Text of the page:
Desert Dome — Virgin, UT
From its solar-paneled rooftop to the composting toilet, this geodesic dome is designed to be an eco-friendly retreat. Situated right on the riverbank, glampers can enjoy an unobstructed view of the Virgin River from inside the clean and modern living space. As a major bonus, it’s only 15 minutes from the entrance of Zion National Park.
Tiny A-Frame Rental — Hildale, UT
Vibe: Bring the Outdoors In
Built atop a rust-colored outcropping in Utah’s Zion Mountains near Zion National Park, this convertible A-Frame has a tiny indoor footprint but some big outdoor living space. A large window opens up the interior to a furnished deck and outdoor fire pit with mountain views as far as the eye can see. More rustic than luxe, this glampsite gets points for a creative design.
Wildflower Resort — Zion National Park, UT
Vibe: Luxe Enough
The clean and simple interior of these single-pole canvas tents stand in perfect contrast to the natural beauty of Zion National Park’s towering mesas, wild sage, and cacti. However, things don’t get too rugged at this glampsite, a fully-stocked bathhouse, water refill station, BBQ area, and laundry rooms ensure just enough luxe to keep it glampy.
Rate: Starts at $170/Night
Conestoga Ranch — Bear Lake, UT
Vibe: Wild, Wild West
Way up in Northern Utah, get the pioneer treatment when you stay in these covered wagons inspired by authentic 19th-century designs. Decorated with western-style furnishings and luxuriously soft king-sized beds (or bunks, if you’re squeezing in more glampers) this is way nicer than anything they had on the Oregon Trail. There’s resort-wide Wi-Fi, plus an open-air restaurant and fully-stocked general store just a short walk from your wagon.
Rate: Starts at $215/Night
Domes at Canyonland — Monticello, UT
Vibe: Home Sweet Dome
What looks like a geodesic dome on the outside is one seriously cozy cabin on the inside. Loaded up with a comfy queen-sized bed, kitchenette with dining area, and private bathhouse, it’s an ideal spot to call basecamp after exploring the adventure hubs of Canyonlands National Park and Moab.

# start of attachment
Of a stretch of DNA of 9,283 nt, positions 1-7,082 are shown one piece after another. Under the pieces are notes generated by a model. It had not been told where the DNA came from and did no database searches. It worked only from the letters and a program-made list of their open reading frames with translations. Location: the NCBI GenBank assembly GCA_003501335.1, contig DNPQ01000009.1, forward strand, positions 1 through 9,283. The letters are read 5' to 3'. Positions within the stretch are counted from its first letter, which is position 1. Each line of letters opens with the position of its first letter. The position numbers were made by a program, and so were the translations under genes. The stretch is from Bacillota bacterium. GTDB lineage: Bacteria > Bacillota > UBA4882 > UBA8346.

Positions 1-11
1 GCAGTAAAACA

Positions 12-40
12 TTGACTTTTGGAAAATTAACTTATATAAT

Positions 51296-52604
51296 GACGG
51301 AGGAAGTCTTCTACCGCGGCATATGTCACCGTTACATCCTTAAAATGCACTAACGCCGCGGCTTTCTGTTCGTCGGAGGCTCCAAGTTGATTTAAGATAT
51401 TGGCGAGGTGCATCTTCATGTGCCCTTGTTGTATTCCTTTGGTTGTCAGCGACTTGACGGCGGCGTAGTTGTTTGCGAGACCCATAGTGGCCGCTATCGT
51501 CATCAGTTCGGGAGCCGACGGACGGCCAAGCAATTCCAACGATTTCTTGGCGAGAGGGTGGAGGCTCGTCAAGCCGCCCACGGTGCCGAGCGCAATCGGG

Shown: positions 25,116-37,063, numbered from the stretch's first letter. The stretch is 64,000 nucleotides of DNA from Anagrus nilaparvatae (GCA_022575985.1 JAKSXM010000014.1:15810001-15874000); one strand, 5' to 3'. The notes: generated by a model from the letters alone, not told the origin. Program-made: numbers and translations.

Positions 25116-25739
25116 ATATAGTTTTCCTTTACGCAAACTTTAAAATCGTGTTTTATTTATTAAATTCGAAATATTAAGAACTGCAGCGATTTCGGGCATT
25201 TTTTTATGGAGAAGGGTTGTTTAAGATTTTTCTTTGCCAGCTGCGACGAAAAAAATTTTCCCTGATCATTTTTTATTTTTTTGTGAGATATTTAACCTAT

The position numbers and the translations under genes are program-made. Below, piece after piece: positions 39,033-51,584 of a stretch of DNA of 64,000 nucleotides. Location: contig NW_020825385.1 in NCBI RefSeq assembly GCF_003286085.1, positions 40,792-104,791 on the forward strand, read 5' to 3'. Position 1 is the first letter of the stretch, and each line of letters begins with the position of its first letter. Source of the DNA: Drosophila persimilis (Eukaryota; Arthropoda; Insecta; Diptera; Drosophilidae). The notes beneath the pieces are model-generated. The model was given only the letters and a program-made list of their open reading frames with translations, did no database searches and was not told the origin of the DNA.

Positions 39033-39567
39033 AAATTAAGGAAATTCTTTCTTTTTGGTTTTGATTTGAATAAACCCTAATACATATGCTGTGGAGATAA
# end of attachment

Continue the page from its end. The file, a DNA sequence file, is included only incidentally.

Capitol Reef Resort — Torrey, UT
Vibe: 19th Century Glamping
If easy, outdoor living and covered wagons are your thing, then you’ll love staying at this glamping resort featuring bougie Conestoga wagons. Originally used for transportation during the country’s time of westward expansion, in today’s world they’re cozy shelters with heating, cooling, and a ranch-themed interior set against the backdrop of Utah’s breathtaking Capitol Reef National Park. Quite the upgrade, eh?
Stargazer Bell Tent — Canyonlands National Park, UT
Vibe: Astronomers Only
Go dark, real dark in this off-grid bell tent. It’s strategically positioned to avoid light pollution so glampers get the best view of the night sky possible — including through the clear panels at the top of the tent. There’s a well-stocked communal kitchen and hammock hang-out space nearby for catching zzz’s or glimpse of shooting stars.
Glamping on a Sandy Beach — Yuba State Park, UT
Vibe: Coastal Cool
Beach glamping in Utah? Why, yes. Set on the white, sandy shores of Lake Yuba about two hours drive from Salt Lake City, this bell tent is a surprisingly delightful find in an otherwise landlocked state known for its mountainous topography. Enjoy the interior’s inviting, coastal vibe and all the swimming, fishing, and paddling your heart desires in the warm lake waters.
Basecamp 37 — Kanab, UT
Vibe: Camper's Paradise
Located at the western-most base of the Chocolate Cliffs of the Grand Staircase-Escalante National Monument, Basecamp 37 offers up 5 glamping tents centered around a communal bar and kitchen. Spaced just enough apart to have some privacy, but close enough to socialize with other campers, this glampsite is the perfect place for turning down (or up) after a day of exploring Utah's insane terrain.